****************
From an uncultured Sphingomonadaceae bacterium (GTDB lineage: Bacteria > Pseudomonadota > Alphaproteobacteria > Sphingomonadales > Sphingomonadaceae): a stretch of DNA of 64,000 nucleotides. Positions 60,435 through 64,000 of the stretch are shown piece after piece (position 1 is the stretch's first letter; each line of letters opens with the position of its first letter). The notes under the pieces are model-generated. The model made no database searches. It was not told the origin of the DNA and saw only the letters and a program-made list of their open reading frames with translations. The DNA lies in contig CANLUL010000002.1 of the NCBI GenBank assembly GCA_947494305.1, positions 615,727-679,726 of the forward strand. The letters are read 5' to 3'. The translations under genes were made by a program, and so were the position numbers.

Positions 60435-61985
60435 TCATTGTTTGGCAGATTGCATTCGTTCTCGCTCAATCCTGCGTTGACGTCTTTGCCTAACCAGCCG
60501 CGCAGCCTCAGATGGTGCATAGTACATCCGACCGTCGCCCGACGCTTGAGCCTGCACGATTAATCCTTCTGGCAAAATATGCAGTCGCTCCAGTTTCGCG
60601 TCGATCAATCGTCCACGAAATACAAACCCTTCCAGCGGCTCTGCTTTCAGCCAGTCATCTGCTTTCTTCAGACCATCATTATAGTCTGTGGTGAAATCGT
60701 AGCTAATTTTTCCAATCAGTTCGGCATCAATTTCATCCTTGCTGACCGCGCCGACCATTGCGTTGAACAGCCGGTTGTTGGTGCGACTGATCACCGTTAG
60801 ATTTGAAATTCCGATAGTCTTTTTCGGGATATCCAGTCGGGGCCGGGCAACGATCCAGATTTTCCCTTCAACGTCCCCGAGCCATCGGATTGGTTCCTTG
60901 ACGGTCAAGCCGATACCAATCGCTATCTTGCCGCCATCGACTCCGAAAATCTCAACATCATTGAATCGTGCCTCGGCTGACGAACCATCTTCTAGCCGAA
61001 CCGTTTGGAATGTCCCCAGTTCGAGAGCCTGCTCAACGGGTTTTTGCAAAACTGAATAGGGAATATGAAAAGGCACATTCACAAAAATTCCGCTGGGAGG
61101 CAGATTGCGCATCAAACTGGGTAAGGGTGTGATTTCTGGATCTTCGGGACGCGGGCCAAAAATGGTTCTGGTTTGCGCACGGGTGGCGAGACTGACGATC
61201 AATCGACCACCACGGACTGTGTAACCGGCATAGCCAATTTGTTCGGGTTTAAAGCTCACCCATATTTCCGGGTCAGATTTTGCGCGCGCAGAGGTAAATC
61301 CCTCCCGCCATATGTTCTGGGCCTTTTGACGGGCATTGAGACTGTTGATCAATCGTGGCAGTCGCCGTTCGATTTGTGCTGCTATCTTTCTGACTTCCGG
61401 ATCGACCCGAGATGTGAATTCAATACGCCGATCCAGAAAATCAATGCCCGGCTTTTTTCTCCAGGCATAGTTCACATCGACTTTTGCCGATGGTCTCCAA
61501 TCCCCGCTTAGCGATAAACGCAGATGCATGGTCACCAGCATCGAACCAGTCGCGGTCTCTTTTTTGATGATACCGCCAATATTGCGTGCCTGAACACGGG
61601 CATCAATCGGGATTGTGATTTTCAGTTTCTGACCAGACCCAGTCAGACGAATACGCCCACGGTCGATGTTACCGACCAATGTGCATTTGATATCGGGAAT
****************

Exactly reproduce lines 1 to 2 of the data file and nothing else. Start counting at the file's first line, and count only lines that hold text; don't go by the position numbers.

From an uncultured Sphingomonadaceae bacterium (GTDB lineage: Bacteria > Pseudomonadota > Alphaproteobacteria > Sphingomonadales > Sphingomonadaceae): a stretch of DNA of 64,000 nucleotides. Positions 60,435 through 64,000 of the stretch are shown piece after piece (position 1 is the stretch's first letter; each line of letters opens with the position of its first letter). The notes under the pieces are model-generated. The model made no database searches. It was not told the origin of the DNA and saw only the letters and a program-made list of their open reading frames with translations. The DNA lies in contig CANLUL010000002.1 of the NCBI GenBank assembly GCA_947494305.1, positions 615,727-679,726 of the forward strand. The letters are read 5' to 3'. The translations under genes were made by a program, and so were the position numbers.

Positions 60435-61985